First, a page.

Dr Clare Rose is a recognised expert on the history of patchwork and quilting, specialising in British and European quilts and quilted garments from 1700-1900. She advised the Victoria and Albert Museum on the object descriptions for their 2010 exhibition ‘Quilts 1700-2010: Hidden Histories, Untold Stories’, and spoke at the related conference. She has researched and published many of the quilts and quilted garments in the V&A collection.
Her most recently published quilt history article is ‘Professional Quilters in Colonial-Era London’ in Spike Gillespie’s Quilts Around the World: The Story of Quilting from Alabama to Zimbabwe. This article examines the lives of women trying to make a living from quilting before 1800, mostly working on wholecloth quilted silk or wool petticoats to wear under fashionable dresses. It discovers the voices of quilters in the Old Bailey Trials records – including the quilter who stole the petticoat she was stitching, and another accused of running a house of assignation! It illustrates surviving examples from museum collections.
During 2009 Clare Rose was an advisor to the Berlin State Museums for ‘Inlaid Patchwork in Europe from 1500 to the Present, collaborating with experts in Europe, America and Australia. She contributed a chapter on ‘Exhibiting Knowledge: British Inlaid Patchwork’ and several object descriptions to the catalogue, and was instrumental in organizing the British staging of the exhibition.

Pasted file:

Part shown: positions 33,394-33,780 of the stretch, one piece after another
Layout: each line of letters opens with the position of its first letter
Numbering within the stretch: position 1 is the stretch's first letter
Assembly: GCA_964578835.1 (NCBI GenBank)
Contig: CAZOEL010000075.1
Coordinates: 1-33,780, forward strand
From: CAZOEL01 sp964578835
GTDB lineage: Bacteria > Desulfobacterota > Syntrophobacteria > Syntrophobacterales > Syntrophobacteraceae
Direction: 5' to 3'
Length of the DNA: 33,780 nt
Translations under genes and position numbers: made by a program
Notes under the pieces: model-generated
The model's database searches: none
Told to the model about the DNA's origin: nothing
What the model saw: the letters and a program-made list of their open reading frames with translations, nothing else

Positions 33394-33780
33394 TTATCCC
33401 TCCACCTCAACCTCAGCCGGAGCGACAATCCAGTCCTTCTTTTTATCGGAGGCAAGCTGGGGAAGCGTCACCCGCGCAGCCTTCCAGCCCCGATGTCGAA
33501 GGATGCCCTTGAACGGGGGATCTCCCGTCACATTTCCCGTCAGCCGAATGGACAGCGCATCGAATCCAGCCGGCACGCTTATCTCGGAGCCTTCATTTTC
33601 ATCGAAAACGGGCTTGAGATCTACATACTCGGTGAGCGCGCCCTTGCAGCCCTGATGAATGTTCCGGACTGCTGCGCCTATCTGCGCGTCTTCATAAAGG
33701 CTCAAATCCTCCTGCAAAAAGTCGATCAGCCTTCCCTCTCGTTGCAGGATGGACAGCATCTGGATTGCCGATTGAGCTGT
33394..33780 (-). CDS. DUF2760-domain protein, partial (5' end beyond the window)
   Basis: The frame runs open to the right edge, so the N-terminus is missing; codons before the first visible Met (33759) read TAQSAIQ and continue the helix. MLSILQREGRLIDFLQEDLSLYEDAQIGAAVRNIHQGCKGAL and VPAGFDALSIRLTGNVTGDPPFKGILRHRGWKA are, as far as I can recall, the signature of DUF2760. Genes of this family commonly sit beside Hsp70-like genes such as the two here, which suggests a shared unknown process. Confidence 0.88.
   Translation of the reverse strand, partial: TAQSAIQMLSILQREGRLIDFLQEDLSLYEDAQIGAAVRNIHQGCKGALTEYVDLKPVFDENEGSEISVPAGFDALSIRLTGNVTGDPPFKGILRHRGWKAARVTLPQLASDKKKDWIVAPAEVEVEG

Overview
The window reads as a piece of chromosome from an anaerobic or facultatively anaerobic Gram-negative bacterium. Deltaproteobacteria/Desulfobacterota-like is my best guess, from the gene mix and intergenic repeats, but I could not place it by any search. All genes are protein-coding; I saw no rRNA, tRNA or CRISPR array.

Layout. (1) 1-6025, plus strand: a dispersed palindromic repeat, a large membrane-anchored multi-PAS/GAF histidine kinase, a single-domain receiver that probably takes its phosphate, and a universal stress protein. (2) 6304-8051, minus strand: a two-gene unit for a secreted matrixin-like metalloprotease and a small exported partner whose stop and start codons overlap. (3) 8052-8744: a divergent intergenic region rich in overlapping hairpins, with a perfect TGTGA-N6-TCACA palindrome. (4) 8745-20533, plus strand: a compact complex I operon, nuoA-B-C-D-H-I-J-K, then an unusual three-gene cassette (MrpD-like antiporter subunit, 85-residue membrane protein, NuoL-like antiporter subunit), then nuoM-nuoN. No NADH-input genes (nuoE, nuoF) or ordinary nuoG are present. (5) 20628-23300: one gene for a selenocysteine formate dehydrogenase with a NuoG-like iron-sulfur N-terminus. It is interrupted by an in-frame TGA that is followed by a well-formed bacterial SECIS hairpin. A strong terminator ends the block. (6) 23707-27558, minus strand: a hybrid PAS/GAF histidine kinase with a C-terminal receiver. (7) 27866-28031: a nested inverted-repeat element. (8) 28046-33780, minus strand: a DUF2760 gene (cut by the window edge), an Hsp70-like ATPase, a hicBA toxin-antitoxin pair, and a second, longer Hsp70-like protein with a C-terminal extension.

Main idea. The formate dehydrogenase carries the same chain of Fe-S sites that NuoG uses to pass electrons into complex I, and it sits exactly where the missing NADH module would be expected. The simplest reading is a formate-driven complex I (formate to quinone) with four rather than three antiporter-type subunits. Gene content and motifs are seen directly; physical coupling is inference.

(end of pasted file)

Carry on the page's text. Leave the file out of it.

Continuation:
Clare Rose has researched the history of professional quiltmaking in Britain before 1800, uncovering how quilted goods were traded between India, Europe, Britain, and the American colonies. She has studied surviving quilts and merchants documents in European, British and American archives to see how patterns and techniques were copied and developed in order to profit from the fashion for quilting.
Clare Rose is an Associate Fellow of the International Quilt Study Centre of the University of Nebraska, Lincoln. She has lectured on quilts to the IQSC, Colonial Williamsburg, Quilt Expo Europa, the Centre International d’Etude des Textiles Anciens, the British Festival of Quilts, and the British Quilt Study Group.
Quilt History Articles
- Professional Quilters in Colonial-Era London, in Spike Gillespie (ed.), Quilts Around the World, (Voyageur Press, Beverly, MA, 2010)
- Exhibiting Knowledge: British Inlaid Patchwork/Wissen ausstellen: Britische Tuchintarsien, in Dagmar Neuland-Kitzerow (ed.), Fabric Intarsia in Europe from 1500 to the Present Day/Tuchintarsien in Europa von 1500 bis heute, (Berlin: Museum Europäischer Kulturen, 2009) pp. 87-98
- Bought, stolen, bequeathed, preserved: sources for the study of eighteenth-century petticoats, in Maria Hayward (ed.), Textiles and Text: Re-establishing the links between archival and object-based research (London: Archetype Publications, 2009) pp. 114-21
- Quilting in Eighteenth Century London: the Objects, the Evidence, Quilt Studies 2 (2000), pp. 11-30
- Stitched Inlay: a Geographical Puzzle, Hali 106 (September 1999) pp. 78-82
- Boutis de Londres: Marseilles quilting and its imitations in 18th-century London, CIETA Bulletin 76 (1999) pp. 104-113